Dietary variety – or eating a variety of foods across different food groups – has long been a key component of dietary recommendations because of its association with eating more nutrients. However, as the food landscape in the U.S. has changed, the focus on dietary variety has decreased based on evidence that eating a greater number of foods encourages overconsumption and obesity.
Maya Vadiveloo (PhD ’14) sought to better understand relationship between dietary variety and health while working on her doctoral dissertation with Niyati Parekh, associate professor of nutrition and public health at Steinhardt. Specifically, they wanted to explore if greater healthful dietary variety could make wholesome dietary patterns easier to follow, and therefore improve weight control and health. Their findings are published in two studies in The Journal of Nutrition.
In the first study, the researchers examined whether greater healthful dietary variety, quantified using a food diversity index developed by Vadiveloo and Parekh, favorably influenced levels of body fat. They found that higher food index values were inversely associated with indicators of body fat in both men and women, suggesting that greater dietary variety may protect against excess body fat.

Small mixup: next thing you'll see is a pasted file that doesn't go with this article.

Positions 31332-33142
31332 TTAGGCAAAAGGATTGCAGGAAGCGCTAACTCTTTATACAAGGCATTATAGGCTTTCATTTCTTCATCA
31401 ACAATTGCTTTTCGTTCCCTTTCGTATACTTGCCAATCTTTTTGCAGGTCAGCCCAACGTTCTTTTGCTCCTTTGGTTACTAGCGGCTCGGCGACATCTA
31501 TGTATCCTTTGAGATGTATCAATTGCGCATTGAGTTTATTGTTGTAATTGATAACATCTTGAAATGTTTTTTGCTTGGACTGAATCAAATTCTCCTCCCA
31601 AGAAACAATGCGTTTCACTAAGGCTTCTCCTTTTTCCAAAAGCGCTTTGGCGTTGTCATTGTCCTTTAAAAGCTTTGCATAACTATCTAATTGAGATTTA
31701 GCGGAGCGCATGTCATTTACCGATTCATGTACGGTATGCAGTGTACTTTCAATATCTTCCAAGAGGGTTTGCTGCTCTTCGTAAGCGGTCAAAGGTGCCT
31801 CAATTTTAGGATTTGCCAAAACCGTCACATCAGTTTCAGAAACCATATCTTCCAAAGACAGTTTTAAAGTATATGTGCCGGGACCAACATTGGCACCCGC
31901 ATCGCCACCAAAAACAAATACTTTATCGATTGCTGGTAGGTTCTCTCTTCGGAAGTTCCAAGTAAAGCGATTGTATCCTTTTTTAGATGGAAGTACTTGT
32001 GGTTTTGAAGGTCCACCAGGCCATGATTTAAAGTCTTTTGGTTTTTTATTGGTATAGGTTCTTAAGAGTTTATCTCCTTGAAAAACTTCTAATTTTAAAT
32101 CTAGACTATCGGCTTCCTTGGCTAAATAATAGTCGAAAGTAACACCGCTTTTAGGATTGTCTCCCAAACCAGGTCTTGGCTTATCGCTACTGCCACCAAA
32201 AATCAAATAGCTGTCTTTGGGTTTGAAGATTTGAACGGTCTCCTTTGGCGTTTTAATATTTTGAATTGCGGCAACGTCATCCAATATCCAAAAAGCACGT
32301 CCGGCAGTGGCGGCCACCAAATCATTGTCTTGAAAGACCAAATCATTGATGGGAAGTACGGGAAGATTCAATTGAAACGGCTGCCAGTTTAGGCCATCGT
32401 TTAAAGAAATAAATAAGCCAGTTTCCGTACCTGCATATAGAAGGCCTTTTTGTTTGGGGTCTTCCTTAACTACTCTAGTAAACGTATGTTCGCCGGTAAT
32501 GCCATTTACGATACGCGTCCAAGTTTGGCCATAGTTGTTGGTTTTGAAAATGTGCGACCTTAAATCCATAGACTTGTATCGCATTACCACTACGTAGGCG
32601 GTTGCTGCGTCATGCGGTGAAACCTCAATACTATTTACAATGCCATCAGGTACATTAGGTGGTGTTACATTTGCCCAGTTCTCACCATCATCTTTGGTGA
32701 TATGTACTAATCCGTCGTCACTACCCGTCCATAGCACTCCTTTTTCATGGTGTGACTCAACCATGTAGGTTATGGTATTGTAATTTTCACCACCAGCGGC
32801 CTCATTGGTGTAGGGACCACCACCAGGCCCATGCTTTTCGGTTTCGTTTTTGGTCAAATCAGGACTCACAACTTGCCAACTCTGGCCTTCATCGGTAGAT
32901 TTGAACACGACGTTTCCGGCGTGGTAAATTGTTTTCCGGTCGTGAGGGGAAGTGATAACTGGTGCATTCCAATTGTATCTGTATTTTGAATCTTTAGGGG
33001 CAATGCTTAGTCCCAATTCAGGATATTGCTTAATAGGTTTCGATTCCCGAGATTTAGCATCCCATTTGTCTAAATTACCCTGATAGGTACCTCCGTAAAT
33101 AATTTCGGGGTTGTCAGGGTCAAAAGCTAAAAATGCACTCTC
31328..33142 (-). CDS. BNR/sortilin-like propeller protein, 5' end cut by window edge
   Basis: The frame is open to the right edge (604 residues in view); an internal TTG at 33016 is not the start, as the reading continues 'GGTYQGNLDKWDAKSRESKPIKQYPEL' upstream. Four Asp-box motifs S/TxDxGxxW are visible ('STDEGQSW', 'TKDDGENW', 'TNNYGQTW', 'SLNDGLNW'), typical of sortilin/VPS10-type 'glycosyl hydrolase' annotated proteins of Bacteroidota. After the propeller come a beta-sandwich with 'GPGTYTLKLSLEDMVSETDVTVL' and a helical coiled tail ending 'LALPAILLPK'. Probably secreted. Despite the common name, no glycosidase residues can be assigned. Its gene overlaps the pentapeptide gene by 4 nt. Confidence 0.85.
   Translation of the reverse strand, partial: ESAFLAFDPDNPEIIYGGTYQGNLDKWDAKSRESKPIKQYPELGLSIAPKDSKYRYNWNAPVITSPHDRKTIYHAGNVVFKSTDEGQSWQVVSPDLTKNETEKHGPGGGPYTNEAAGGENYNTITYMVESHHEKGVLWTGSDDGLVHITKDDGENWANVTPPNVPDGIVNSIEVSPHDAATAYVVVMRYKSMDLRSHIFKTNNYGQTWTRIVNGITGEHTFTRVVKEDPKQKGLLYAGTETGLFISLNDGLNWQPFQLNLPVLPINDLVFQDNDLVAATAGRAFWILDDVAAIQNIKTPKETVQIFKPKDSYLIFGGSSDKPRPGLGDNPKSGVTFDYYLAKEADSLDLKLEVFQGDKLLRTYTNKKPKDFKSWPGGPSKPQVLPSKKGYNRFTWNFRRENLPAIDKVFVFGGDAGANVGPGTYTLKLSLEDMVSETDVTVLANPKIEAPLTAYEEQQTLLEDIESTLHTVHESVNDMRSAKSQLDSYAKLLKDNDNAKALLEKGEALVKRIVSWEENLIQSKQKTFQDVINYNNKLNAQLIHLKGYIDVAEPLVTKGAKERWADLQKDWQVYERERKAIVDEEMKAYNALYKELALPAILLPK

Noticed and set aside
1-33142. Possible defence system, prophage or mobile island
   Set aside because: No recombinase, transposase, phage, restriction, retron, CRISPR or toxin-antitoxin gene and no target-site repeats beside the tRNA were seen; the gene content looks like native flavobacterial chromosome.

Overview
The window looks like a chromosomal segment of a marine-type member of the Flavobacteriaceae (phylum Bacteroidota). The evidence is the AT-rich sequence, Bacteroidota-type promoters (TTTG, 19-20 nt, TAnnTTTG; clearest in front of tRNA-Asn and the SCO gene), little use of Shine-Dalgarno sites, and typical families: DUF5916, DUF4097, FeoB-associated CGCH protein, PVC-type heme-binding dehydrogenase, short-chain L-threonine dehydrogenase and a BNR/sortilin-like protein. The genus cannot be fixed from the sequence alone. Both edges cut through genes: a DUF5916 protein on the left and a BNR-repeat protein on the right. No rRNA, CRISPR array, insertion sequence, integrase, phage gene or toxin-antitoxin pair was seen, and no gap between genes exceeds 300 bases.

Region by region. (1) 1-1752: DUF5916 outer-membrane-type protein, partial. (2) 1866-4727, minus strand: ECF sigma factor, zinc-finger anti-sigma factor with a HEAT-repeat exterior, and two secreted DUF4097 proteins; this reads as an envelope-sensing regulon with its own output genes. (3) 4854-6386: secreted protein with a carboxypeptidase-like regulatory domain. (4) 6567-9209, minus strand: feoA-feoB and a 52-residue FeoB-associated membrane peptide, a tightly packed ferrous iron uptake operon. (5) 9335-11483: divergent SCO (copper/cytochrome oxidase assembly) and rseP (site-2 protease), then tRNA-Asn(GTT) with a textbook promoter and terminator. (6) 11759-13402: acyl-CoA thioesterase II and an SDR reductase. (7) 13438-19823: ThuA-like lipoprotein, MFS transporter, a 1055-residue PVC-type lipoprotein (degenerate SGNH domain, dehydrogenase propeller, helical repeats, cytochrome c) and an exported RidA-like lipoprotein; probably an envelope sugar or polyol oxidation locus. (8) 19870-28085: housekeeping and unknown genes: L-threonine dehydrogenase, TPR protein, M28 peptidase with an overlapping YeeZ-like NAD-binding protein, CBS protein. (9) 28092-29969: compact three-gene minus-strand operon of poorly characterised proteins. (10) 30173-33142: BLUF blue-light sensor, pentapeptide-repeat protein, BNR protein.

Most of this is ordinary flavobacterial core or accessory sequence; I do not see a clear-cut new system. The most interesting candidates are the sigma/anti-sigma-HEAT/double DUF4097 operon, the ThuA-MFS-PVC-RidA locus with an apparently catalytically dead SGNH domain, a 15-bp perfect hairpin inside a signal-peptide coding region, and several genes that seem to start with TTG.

In the second study, the researchers found that greater healthful food variety was associated with lower odds of metabolic syndrome, a cluster of risk factors that increase a person’s risk for heart disease, diabetes and stroke. Their findings provide preliminary evidence that food diversity may protect against metabolic syndrome.
“Our research explicitly recognizes the potential benefits of dietary variety in obesity management and provides the foundation to support its ongoing evaluation,” said Parekh.
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